Knott, Christine. (2009) Health, occupation and community : social-ecological restructuring and Prince Rupert fish processing workers. Masters thesis, Memorial University of Newfoundland.
- Accepted Version
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This thesis is an exploratory study based on 16 in-depth interviews with fish processing workers and key informants, as well as statistical information from Statistics Canada and Work Safe BC, that examines how restructuring of the British Columbia fishery has affected fish processing workers in Prince Rupert. Using a feminist social-ecological framework, it traces the history of the fishery including the fish processing industry from its conception until 2008. The historical overview since 1980 focuses on the political, industrial, environmental, and social restructuring of the industry and the ramifications of this interactive restructuring for the occupational, personal, and community health of fish processing workers in Prince Rupert. Special attention is paid to the ways that gender, race, class, and ethnicity interact and overlap, resulting in harsh ramifications for most workers but particularly those who are female, aboriginal, and fighting to stay above the poverty line.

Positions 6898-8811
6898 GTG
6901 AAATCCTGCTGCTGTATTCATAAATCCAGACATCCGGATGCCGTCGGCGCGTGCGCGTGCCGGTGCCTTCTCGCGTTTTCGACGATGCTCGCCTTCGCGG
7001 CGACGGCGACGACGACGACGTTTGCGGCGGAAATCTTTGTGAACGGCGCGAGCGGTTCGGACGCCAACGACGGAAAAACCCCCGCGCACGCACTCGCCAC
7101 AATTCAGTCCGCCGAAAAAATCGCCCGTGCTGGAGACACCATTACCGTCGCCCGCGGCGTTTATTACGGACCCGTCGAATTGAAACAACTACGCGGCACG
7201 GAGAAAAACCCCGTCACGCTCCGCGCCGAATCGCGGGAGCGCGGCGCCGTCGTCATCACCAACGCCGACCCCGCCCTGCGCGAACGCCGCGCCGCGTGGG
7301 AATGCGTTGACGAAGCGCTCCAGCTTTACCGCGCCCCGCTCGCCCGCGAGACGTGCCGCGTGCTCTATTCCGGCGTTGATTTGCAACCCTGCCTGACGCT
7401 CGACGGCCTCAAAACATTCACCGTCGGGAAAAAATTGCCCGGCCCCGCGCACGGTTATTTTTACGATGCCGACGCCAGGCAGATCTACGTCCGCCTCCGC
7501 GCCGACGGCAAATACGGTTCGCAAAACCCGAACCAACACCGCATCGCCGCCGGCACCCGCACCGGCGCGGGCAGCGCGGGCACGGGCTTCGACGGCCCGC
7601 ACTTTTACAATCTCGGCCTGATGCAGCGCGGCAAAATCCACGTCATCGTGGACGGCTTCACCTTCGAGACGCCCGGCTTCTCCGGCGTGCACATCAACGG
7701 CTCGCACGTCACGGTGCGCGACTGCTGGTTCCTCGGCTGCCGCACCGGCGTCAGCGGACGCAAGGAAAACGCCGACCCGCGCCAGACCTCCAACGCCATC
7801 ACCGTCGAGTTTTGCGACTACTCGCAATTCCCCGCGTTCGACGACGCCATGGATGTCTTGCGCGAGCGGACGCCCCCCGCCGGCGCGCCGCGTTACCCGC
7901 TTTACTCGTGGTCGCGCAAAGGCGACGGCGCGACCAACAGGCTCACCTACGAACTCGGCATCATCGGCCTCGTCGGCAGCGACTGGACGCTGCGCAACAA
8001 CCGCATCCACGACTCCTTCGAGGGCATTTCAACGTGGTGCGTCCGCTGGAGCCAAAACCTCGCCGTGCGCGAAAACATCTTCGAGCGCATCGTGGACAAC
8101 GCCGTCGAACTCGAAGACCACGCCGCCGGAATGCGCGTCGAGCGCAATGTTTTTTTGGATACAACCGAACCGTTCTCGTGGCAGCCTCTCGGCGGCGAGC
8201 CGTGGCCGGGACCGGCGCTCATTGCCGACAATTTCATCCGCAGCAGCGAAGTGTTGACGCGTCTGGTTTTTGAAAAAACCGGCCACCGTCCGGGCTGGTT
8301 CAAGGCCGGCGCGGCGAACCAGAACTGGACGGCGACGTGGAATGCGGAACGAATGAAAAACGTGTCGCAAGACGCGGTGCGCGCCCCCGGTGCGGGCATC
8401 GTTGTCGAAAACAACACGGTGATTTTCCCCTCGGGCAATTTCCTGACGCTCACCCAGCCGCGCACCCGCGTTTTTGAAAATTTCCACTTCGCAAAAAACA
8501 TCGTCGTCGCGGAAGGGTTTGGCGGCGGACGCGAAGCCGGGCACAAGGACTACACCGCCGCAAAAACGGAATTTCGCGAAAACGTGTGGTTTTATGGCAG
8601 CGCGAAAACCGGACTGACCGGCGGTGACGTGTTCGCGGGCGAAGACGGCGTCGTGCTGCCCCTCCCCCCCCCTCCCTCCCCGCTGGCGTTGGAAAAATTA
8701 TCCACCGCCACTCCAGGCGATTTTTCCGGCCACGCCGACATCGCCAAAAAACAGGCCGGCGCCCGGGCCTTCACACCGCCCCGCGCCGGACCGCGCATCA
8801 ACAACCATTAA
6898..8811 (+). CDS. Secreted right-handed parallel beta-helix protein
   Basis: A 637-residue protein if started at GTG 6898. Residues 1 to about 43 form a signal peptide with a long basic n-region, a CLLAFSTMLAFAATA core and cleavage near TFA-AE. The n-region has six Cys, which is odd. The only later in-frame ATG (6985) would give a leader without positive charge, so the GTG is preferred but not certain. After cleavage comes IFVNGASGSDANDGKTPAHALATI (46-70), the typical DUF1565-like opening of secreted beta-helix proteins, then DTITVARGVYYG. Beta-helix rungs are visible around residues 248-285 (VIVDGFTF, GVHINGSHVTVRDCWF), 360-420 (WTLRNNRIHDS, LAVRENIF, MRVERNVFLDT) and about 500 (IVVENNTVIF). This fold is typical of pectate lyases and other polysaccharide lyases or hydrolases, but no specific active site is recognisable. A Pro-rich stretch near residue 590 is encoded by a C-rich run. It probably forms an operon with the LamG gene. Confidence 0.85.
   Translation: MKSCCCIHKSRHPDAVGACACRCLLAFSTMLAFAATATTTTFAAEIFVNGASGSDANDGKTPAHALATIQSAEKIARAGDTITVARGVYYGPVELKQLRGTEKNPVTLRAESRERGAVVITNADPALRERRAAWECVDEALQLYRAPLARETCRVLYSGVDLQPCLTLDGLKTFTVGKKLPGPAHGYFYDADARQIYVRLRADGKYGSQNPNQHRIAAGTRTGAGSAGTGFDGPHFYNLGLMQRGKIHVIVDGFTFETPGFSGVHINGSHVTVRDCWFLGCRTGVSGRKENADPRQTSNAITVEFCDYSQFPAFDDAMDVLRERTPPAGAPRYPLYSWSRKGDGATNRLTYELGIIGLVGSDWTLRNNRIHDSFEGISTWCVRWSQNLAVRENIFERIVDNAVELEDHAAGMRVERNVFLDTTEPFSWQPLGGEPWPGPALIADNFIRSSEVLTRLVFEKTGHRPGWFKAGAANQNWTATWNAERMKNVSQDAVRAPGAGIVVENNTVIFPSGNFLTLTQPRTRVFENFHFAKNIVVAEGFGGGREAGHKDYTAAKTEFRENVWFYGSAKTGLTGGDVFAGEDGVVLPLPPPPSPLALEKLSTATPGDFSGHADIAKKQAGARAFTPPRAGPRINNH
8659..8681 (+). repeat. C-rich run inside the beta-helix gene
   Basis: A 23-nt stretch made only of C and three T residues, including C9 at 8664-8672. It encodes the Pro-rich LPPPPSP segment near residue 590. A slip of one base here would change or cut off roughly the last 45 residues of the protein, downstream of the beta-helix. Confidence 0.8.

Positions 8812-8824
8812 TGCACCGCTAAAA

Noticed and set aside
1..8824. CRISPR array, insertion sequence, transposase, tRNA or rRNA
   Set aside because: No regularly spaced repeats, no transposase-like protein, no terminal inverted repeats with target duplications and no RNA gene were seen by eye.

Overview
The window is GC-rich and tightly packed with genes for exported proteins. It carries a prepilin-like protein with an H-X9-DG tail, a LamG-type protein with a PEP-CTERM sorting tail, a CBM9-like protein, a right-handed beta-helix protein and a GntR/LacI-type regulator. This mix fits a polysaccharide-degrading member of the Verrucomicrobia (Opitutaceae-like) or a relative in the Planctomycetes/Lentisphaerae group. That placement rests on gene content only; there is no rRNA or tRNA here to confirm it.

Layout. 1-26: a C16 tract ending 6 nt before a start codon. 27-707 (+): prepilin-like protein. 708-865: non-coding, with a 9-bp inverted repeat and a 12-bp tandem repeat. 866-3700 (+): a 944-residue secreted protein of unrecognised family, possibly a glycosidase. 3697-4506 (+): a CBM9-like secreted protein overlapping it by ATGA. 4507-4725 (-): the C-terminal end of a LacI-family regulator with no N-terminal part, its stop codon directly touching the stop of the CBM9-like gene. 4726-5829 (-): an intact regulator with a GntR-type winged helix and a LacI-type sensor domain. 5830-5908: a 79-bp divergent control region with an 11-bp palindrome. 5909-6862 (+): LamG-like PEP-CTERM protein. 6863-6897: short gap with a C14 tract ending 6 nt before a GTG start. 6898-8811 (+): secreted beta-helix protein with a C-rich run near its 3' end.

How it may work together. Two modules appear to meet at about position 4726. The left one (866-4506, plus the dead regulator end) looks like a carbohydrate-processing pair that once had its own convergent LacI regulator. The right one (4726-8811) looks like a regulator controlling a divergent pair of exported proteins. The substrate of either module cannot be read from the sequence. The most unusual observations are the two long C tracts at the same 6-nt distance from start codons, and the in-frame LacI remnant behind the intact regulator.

|Item Type:||Thesis (Masters)|
|Additional Information:||Includes bibliographical references (leaves 172-181).|
|Department(s):||Humanities and Social Sciences, Faculty of > Gender Studies|
|Geographic Location:||Canada--British Columbia--Prince Rupert|
|Library of Congress Subject Heading:||Fish trade--British Columbia--Prince Rupert--Employees; Fisheries--British Columbia--Prince Rupert--History; Fishery processing industries--British Columbia--Prince Rupert--History|
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